The Million Man March, twenty years later.
October 16 marks the twentieth anniversary of the Million Man March. The photographer Roderick Terry, then age thirty, was there as more than a million black men crowded Washington, D.C.’s National Mall, “transforming it,” he writes, “into a sea of blackness.” “The March still ranks as one of the greatest moments of my life,” Terry says. “It was a spiritual awakening of the highest order … Amid the crowd was an air of total calm and peacefulness unlike anything I’ve ever felt.”
Terry’s photographs of the March will be on view at the Sol Studio, in Harlem, from October 21 through November 15.
On the day of the March, Terry, having awoken at five thirty in the morning, walked to the National Mall to find thousands of men already there. He’d bought a new camera and ten rolls of black-and-white film with the intention of documenting the March closely and intimately; his colleagues at the district attorney’s office had spoken of the event with a dismissive skepticism, certain that it would devolve into mass arrests. Instead, Terry met men from all walks of life. He saw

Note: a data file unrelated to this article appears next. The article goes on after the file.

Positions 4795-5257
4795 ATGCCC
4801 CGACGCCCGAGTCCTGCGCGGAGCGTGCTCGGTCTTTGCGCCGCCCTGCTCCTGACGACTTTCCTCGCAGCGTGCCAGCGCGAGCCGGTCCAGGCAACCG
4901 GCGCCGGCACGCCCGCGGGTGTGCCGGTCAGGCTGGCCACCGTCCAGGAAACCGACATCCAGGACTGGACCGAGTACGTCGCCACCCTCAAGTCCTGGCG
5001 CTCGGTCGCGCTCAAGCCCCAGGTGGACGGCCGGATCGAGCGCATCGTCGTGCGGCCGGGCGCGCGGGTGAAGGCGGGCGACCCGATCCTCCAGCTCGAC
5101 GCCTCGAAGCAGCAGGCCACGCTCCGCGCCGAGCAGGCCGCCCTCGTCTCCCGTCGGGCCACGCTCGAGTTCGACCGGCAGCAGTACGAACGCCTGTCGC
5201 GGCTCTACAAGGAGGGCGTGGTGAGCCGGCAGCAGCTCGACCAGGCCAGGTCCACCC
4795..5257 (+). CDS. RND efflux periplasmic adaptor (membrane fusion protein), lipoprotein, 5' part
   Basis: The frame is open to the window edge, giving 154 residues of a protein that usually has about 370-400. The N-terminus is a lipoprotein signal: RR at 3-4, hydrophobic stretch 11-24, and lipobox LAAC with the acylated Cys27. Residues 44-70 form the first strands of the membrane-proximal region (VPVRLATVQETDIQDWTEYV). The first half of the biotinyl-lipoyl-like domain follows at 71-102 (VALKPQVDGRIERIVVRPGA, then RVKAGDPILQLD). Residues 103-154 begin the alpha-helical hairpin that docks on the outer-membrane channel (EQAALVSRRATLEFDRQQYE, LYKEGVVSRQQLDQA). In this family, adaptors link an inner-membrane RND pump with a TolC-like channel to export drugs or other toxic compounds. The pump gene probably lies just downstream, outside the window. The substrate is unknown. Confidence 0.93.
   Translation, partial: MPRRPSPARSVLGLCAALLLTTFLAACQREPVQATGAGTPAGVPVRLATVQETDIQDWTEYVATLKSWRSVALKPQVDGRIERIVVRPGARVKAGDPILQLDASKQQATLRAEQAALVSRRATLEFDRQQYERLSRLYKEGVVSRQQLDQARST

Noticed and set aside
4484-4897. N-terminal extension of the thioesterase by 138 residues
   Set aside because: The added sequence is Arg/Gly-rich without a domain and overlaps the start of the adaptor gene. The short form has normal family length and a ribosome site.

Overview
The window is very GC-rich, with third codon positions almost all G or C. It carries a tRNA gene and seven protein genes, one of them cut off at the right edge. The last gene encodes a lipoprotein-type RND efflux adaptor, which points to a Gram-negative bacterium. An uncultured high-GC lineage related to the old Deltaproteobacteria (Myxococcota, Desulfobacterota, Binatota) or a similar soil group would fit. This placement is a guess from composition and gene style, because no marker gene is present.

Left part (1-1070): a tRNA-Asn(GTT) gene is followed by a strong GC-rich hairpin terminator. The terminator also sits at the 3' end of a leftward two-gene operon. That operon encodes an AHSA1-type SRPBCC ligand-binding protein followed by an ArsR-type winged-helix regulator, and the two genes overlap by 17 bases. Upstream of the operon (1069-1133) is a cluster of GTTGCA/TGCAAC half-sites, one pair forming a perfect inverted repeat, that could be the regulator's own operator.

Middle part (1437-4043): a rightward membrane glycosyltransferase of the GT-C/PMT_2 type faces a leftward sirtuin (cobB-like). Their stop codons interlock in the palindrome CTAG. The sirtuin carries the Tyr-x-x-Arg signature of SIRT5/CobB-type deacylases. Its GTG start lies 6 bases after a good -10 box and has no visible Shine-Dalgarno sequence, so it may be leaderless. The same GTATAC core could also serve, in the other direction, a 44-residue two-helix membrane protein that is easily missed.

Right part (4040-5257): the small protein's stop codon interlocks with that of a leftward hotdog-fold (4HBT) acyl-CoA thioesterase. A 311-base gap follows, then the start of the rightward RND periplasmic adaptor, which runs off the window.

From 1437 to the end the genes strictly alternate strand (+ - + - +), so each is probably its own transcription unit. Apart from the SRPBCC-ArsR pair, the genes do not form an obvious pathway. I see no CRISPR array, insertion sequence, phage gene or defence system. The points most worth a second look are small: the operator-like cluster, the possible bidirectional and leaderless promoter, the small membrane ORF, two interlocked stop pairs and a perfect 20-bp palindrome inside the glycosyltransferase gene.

an old man from Philadelphia who was a veteran of World War II and the Korean War; a father from Savannah who wanted to teach his son the values of fairness and equal justice; a Wall Street trader from New York City who had grown weary of the fast lane and was searching for a more meaningful life’s purpose; and a group of Morehouse College students who came to stand in solidarity with their brothers. In one fell swoop we shattered the public perception that one million black men could come together in a peaceful demonstration of love, atonement, and brotherhood.
His photos were later collected in a book, One Million Strong, and they’re a part of the Smithsonian National Museum of African American History and Culture’s permanent collection. He hopes that presenting them for the March’s twentieth anniversary will help draw attention to contemporary parallels. “The outcry for atonement, equal justice, and fair play at the Million Man March parallels the Black Lives Matter Movement of today,” he says. “The approach may have changed from obedient resistance to agitation and confrontation, but the same issues continue to resonate.”
Dan Piepenbring is the web editor of The Paris Review.